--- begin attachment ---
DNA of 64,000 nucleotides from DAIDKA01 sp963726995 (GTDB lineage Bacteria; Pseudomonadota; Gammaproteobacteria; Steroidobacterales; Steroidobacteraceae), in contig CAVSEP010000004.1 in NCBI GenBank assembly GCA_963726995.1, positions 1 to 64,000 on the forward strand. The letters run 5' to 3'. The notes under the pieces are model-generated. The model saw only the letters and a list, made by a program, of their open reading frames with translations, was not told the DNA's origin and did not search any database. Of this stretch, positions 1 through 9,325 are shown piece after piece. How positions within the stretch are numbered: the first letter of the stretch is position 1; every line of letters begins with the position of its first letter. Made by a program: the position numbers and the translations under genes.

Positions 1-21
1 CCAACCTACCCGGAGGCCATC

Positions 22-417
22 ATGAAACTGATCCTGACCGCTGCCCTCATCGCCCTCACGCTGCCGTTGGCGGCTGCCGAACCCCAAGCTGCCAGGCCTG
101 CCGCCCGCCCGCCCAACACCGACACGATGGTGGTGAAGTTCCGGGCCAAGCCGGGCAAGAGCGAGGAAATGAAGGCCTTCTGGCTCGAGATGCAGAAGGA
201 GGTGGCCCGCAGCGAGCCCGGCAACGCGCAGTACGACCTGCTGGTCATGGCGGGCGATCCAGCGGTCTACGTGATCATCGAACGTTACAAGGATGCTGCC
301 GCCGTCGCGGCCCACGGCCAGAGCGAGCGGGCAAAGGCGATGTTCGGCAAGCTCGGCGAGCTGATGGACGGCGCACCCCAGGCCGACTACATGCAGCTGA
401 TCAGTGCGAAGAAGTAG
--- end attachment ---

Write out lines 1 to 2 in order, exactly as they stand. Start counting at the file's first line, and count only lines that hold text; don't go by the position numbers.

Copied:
DNA of 64,000 nucleotides from DAIDKA01 sp963726995 (GTDB lineage Bacteria; Pseudomonadota; Gammaproteobacteria; Steroidobacterales; Steroidobacteraceae), in contig CAVSEP010000004.1 in NCBI GenBank assembly GCA_963726995.1, positions 1 to 64,000 on the forward strand. The letters run 5' to 3'. The notes under the pieces are model-generated. The model saw only the letters and a list, made by a program, of their open reading frames with translations, was not told the DNA's origin and did not search any database. Of this stretch, positions 1 through 9,325 are shown piece after piece. How positions within the stretch are numbered: the first letter of the stretch is position 1; every line of letters begins with the position of its first letter. Made by a program: the position numbers and the translations under genes.

Positions 1-21